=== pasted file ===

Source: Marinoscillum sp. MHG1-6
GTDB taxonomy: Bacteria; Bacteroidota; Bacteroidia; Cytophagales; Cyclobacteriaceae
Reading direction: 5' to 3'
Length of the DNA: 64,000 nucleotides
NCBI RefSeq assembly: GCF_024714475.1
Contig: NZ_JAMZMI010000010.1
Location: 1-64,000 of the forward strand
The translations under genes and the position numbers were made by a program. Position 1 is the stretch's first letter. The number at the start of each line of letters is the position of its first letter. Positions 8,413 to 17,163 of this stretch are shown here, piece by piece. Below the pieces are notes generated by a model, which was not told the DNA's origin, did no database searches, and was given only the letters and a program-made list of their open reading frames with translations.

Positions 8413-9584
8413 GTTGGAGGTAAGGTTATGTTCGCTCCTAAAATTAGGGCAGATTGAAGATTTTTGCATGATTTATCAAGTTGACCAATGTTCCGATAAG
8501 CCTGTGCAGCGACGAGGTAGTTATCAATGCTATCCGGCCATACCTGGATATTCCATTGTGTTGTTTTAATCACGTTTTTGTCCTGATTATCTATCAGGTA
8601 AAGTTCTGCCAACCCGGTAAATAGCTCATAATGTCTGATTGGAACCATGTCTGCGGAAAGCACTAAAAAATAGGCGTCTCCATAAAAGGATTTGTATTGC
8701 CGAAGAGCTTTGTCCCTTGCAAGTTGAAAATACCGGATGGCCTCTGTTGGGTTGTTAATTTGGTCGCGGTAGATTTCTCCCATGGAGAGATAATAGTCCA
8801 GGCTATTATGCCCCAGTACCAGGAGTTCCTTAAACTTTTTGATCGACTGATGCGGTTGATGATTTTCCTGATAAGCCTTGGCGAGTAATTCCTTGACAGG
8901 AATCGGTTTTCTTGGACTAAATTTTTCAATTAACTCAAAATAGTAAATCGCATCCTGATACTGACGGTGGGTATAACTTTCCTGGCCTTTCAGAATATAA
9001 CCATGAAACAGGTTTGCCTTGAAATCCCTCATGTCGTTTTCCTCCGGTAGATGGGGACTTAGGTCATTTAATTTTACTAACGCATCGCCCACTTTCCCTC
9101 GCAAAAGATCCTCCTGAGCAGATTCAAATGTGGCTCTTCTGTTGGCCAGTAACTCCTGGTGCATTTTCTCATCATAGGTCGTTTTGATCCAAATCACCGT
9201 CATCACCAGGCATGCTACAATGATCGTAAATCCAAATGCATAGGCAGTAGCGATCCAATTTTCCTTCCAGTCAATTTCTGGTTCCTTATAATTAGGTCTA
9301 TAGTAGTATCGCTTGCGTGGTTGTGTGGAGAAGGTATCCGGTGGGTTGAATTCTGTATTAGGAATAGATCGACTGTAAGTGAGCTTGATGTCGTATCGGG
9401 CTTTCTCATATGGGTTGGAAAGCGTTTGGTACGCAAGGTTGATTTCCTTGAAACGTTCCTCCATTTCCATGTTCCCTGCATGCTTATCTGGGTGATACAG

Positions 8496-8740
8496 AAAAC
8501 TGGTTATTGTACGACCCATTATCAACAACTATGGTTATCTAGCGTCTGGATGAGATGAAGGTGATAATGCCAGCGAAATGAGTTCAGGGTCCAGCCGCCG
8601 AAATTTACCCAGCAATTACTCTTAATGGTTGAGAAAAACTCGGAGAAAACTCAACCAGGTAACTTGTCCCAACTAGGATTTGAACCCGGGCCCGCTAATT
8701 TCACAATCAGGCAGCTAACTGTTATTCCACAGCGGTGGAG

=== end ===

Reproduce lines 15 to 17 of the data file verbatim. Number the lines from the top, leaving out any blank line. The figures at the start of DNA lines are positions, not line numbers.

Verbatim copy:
8901 AATCGGTTTTCTTGGACTAAATTTTTCAATTAACTCAAAATAGTAAATCGCATCCTGATACTGACGGTGGGTATAACTTTCCTGGCCTTTCAGAATATAA
9001 CCATGAAACAGGTTTGCCTTGAAATCCCTCATGTCGTTTTCCTCCGGTAGATGGGGACTTAGGTCATTTAATTTTACTAACGCATCGCCCACTTTCCCTC
9101 GCAAAAGATCCTCCTGAGCAGATTCAAATGTGGCTCTTCTGTTGGCCAGTAACTCCTGGTGCATTTTCTCATCATAGGTCGTTTTGATCCAAATCACCGT